A local World War II-era veteran was recently able to travel to Washington, D.C. thanks to the efforts of a national organization that flies veterans to the capital to see the memorials honoring their service. Ralph Bond, 92, a U.S. Air Force veteran who lives in Jefferson, left Portland International Jetport on June 10 and spent the next couple of days in and around the nation’s capital thanks to Honor Flight Maine. Bond’s daughter, Julie Stegna, of Walpole, accompanied her father on the trip.
Honor Flight Maine, a nonprofit, gives top priority to WWII-era veterans and terminally ill veterans of all conflicts. According to Stegna, about 100 people saw the group of 26 Maine veterans off in Portland and several hundred people greeted the veterans when they arrived at BaltimoreWashington International Airport in Maryland. Bond said many of the people at the airport were eager to shake hands with the veterans. In addition to the Honor Flight group from Maine, there were veterans on Honor Flight trips from a number of other states and the territory of Puerto Rico.
After touching down, Bond and other veterans visited Fort George G. Meade, an Army installation named for the victorious general who commanded Union troops at Gettysburg during the Civil War.
The installation houses the Defense Information School, Defense Media Activity, the U.S. Army Field Band, U.S. Cyber Command, the National Security Agency, the Defense Courier Service, and the Defense Information Systems Agency.
The following day, June 11, the veterans were given a motorcycle escort into Washington D.C., where they proceeded to visit the World War II Memorial, the U.S. Air Force Memorial, and Arlington National Cemetery, where they saw the changing of the guard at the Tomb of the Unknown Soldier.
Bond’s Honor Flight group also visited the Women in Military Service for America Memorial, the Vietnam Veterans Memorial, the Korean War Veterans Memorial, the Lincoln Memorial, and the U.S. Navy Memorial.
On the third and final day of the journey, the group visited Fort McHenry in Baltimore, the site of the naval bombardment in the War of 1812 that inspired Francis Scott Key to pen the lyrics to “The Star-Spangled Banner.”
Throughout his time around D.C., Bond recalled shaking hands with a large number of excited kids, in addition to meeting prominent politicians like U.S. Sen. Susan Collins, R-Maine, and former U.S. Sen. Bob Dole, R-Kansas, who was the Republican nominee for president in 1996.
Stegna said a woman and her adolescent son from the Netherlands thanked the veterans for saving their country during the second World War.
Honor Flight trips are entirely paid for by donations, with the veterans themselves paying nothing. All donations to Honor Flight go toward the flights.
Each veteran is accompanied by a family member or volunteer who donates $500 to cover expenses, such as plane fare, in addition to room and board for the two-night stay.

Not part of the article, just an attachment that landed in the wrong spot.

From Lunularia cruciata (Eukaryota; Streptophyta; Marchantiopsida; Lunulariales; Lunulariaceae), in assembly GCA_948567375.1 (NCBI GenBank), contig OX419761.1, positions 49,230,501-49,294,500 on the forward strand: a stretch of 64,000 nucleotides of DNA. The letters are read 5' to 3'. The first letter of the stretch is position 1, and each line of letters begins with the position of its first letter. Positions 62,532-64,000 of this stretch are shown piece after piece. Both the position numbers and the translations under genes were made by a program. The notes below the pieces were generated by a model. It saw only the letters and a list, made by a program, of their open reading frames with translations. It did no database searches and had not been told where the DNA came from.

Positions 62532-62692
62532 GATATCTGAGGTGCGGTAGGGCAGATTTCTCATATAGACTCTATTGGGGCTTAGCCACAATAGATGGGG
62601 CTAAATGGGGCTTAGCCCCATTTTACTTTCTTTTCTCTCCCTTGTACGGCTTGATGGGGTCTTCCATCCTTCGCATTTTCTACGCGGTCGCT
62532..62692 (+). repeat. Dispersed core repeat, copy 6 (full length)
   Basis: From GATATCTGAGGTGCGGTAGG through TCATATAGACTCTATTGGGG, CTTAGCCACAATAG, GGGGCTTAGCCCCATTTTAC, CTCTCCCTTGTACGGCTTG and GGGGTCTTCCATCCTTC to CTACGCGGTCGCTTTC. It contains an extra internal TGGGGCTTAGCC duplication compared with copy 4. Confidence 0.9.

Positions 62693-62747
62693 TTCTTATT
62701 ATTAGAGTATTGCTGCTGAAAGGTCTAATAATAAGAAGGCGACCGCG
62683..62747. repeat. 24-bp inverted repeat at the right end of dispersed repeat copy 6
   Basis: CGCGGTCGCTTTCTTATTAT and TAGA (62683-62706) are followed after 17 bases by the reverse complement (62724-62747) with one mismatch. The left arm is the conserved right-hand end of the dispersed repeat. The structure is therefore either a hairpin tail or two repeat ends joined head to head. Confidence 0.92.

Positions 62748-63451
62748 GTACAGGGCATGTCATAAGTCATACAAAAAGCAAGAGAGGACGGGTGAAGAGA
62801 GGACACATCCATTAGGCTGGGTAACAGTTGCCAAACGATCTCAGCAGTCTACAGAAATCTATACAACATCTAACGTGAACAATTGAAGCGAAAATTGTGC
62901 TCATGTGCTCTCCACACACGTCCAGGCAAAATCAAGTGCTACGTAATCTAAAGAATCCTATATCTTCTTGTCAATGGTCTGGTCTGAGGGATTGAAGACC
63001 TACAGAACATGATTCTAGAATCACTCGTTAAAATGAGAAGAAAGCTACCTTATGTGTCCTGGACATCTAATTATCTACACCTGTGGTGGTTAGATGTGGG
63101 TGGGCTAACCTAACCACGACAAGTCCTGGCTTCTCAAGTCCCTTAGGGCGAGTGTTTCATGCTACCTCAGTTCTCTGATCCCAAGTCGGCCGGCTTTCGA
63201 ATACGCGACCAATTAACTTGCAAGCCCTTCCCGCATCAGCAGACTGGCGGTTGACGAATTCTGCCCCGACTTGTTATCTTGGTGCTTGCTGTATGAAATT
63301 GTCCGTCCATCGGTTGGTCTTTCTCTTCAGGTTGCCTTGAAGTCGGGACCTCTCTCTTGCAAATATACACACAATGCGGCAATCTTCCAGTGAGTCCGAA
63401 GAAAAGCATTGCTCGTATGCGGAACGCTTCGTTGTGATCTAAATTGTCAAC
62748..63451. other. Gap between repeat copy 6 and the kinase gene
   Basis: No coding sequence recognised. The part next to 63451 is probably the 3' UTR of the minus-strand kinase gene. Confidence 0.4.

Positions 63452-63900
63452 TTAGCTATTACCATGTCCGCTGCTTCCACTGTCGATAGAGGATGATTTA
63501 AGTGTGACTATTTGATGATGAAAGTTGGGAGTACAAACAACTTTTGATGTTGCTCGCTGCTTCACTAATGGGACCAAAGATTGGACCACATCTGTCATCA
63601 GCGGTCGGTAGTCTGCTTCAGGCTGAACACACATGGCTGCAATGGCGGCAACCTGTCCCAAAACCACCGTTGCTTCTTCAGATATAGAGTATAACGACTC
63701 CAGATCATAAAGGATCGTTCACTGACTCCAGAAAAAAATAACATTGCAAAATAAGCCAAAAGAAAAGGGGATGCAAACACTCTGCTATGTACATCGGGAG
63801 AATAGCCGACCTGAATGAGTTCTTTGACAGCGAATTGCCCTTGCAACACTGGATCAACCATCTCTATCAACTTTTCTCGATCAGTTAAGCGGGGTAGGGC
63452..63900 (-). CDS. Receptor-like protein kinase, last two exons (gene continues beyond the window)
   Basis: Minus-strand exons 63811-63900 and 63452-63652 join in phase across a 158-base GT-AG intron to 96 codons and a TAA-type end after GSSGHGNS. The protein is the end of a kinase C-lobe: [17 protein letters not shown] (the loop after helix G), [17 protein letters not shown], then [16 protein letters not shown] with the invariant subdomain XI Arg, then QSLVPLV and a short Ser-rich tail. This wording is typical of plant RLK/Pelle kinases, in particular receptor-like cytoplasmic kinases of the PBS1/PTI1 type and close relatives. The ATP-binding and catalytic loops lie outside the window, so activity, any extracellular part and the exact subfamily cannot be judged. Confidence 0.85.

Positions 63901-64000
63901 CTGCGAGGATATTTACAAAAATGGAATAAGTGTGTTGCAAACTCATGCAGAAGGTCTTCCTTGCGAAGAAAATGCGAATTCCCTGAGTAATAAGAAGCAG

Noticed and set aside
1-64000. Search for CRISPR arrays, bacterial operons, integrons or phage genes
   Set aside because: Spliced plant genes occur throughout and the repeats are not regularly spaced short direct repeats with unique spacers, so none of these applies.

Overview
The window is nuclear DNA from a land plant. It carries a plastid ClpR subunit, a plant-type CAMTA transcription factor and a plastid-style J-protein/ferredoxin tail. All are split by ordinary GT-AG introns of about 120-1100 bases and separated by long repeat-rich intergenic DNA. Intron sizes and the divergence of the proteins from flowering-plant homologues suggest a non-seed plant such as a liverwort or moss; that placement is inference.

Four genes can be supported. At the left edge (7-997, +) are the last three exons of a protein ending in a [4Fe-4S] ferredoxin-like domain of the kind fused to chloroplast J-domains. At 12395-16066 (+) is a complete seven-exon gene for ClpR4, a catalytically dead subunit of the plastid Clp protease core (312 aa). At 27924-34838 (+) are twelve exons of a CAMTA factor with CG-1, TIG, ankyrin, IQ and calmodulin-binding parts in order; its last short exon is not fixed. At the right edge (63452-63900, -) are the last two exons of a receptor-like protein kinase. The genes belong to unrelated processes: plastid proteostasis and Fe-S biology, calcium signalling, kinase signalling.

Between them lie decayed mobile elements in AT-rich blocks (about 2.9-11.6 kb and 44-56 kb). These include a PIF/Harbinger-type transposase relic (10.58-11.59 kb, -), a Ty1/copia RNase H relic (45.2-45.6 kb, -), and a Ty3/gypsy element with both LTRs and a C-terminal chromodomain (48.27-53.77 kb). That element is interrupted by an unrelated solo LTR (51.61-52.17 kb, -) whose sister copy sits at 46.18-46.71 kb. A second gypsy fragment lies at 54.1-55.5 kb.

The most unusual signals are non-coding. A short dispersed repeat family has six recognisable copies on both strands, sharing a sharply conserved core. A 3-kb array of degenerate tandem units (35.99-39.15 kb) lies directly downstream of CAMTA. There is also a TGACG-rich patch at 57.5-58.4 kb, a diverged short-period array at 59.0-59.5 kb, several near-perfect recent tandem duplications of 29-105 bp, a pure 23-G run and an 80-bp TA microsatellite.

Stegna said that, as was the case for many veterans, her father did not get a welcome home after his service, and the Honor Flight was an emotional experience and the first time he had encountered crowds cheering and people thanking him for his service to the nation.
Bond served in the U.S. Army Air Force during World War II, from 1943-1945. He was stationed in several southern states, completed pilot training, and became a co-pilot on a B-24 heavy bomber.
Bond, who worked at the Damariscotta Shipyard in 1942, said he joined the military because “everybody was doing it.”
He received his primary training in Arcadia, Fla., his basic flight training in Montgomery, Ala., and advanced flight training in Columbus, Miss.
In the process of earning his wings, he was part of an experimental class of high school graduates who completed pilot training, graduating with the Class of 44k.
Bond said the year signified the year they graduated and the k was for the month, November.
“There were only seven of us in the class,” Bond said.
Bond said going to the south after growing up in Maine was a bit of a culture shock, as the summers were warm and many towns had a railroad running right down Main Street.
Stegna said the trip was a great experience and she hopes other veterans, especially those who are senior citizens, take advantage of the opportunity presented by Honor Flight.
“We never would have gone if it had not been for Honor Flight. They gave us a great opportunity,” Stegna said.
For more information about Honor Flight or for an application, go to honorflightmaine.org.
Since its founding in 2005, Honor Flight has flown 159,703 veterans and 107,527 guardians to Washington, D.C.
Of the veterans on a waiting list to take part in Honor Flight, approximately 20 percent served in World War II, 43.5 percent in the Korean War, 36 percent in the Vietnam War, and 0.5 percent in other conflicts.